Master Detective Archives: Rain Code: A Thrilling Mystery – Nintendo Switch Review
It’s no surprise that Spike Chunsoft and Too Kyo’s newest game Master Detective Archives: Rain Code has some big shoes to fill, given that it’s seen as the spiritual successor to the popular Danganronpa series. Fortunately, with its smooth transition to 3D exploration, charismatic cast of characters, alluring visual flair, and tantalizing mysteries, Master Detective Archives: Rain Code stylishly succeeds the Danganronpa series by establishing its own name as an excellent mystery experience.
You assume the role of Yuma Kokohead, a young amnesiac boy who wakes up in a train station storage room with no recollection of who he is and how he got there. To make matters worse, you also discover that you’re haunted by a cute purple death god, named Shinigami, whom you signed a binding contract with prior to losing your memories.
Turns out you’re actually a Master Detective, tasked by the World Detective Organization to investigate the mysterious Kanai Ward, a secluded city controlled by the evil Amaterasu Corporation. The narrative follows this unlikely duo as they embark on a crime-solving adventure.
“Your partner, Shinigami, gives you the power of amalgamation.”
If you’ve never experienced a Kodaka game before, the gameplay of Master Detective Archives: Rain Code might leave you a bit confused. Imagine it as a captivating blend of a visual novel, a dungeon-crawling role-playing game, and a thrilling crime-solving mystery.
Throughout the game, you’ll find yourself alternating between investigating crime scenes, interrogating suspects, solving puzzles, and engaging in various mini-games. And when you’re not working on cases, you’re free to explore the vibrant Kanai Ward and engage in conversations with its citizens.
Master Detective Archives: Rain Code is broken down into 8 sections: chapter 0, a prologue, 5 main chapters, and then an epilogue. Additionally, there are also 16 side quests scattered throughout the campaign and a handful of collectibles to obtain to change up the gameplay pace. Once you complete the game, a chapter select feature becomes available, allowing you to revisit previous sections and collect any missing shards, unlocking extra cutscenes along the way.
Throughout your journey in Master Detective Archives: Rain Code, you’ll join forces with a remarkable ensemble of Master Detectives, each possessing their own unique Forensic Forte. These skills range from transforming into a ghost to sensing all living beings within a specific radius. Your partner, Shinigami, gives you the power of amalgamation, allowing you to share the abilities of your fellow detectives. They also introduce you to the enigmatic Mystery Labyrinth, a series of psychedelic dungeons recreated to mirror crime scenes.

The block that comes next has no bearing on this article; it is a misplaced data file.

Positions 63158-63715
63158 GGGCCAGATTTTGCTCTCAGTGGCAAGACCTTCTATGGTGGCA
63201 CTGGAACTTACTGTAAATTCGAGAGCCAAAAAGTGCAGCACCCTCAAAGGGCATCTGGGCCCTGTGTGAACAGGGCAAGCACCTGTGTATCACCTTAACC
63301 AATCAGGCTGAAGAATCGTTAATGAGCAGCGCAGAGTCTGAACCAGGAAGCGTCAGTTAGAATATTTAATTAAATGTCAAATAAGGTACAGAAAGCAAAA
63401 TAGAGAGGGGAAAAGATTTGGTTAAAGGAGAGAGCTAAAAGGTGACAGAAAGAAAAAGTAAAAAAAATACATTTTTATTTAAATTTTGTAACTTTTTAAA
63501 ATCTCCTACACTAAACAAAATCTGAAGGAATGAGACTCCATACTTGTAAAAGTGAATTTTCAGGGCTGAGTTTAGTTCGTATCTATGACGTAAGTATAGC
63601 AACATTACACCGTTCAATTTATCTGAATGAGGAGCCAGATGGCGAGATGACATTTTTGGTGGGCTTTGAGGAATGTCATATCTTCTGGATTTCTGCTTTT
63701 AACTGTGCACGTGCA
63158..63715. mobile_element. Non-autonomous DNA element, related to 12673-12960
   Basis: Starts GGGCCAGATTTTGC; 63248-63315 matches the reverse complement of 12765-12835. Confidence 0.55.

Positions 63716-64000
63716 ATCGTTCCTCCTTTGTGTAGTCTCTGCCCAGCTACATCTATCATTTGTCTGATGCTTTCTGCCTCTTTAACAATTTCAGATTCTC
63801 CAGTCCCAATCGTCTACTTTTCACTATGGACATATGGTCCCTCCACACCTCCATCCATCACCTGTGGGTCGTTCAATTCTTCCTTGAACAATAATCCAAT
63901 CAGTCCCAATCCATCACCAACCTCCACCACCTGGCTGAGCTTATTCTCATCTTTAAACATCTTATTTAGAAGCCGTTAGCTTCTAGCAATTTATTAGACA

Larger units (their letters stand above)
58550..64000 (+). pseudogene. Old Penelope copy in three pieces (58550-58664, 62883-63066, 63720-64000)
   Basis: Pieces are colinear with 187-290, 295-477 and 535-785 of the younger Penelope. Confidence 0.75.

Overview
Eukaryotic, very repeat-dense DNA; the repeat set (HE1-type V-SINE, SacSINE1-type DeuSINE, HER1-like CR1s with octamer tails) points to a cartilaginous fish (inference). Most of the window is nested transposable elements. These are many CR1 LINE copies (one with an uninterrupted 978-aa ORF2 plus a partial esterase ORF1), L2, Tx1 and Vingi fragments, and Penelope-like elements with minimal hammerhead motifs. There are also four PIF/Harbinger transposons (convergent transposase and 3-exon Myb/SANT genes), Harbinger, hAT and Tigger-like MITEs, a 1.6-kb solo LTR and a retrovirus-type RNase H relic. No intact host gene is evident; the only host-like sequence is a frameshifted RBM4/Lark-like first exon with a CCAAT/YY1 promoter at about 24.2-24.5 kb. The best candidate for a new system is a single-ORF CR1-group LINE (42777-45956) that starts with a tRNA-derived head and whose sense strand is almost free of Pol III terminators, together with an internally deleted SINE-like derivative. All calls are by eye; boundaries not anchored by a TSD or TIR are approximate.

“Fortunately, Master Detective Archives: Rain Code is forgiving when it comes to mistakes.”
The labyrinth serves as the primary setting for deductive challenges in Master Detective Archives: Rain Code, housing a variety of engaging mini-games and puzzles. One such game is the Reasoning Deathmatch, where your Solution Blade becomes your tool to slice through false accusations and logical fallacies, guiding you toward the truth.
As statements are hurled at you, you need to dodge the incorrect ones by moving left and right. Then, you must use the correct Solution Key from your prior investigations to identify the right statements from the wrong ones. Be cautious, though, as incorrect slashes will drain your stamina. Fortunately, the game is forgiving when it comes to mistakes, allowing room for learning.
In addition to the Reasoning Deathmatch, there are other games to encounter within the Mystery Labyrinth. Some involve precision knife throws to fill in missing letters and unravel hidden words, while others feature thrilling chase sequences requiring quick reflexes and timely button prompts.
The game’s RPG elements come into play through the acquisition of Detective Points, which contribute to leveling up your Detective Rank. As your rank increases, you earn skill points that can be invested in a skill tree, allowing you to enhance your stamina or gain advantages in the aforementioned mini-games. This clever progression system ensures that every investigation undertaken by Yuma rewards him with experience points, making you feel as if you are progressing in everything you do.
While the Mystery Labyrinth presents itself as an exciting gameplay mechanic and setting of the game, it quickly loses its appeal with its repetitive environments and mindless walking. Aside from cycling through and solving the recycled mini-games and puzzles every chapter, traversing the dungeon can simply be completed by pressing the forward stick on the joy-con controllers. The lack of exploration or optional paths undermines any claim of being a true dungeon-crawling experience. Instead, it becomes a linear journey from point A to point B.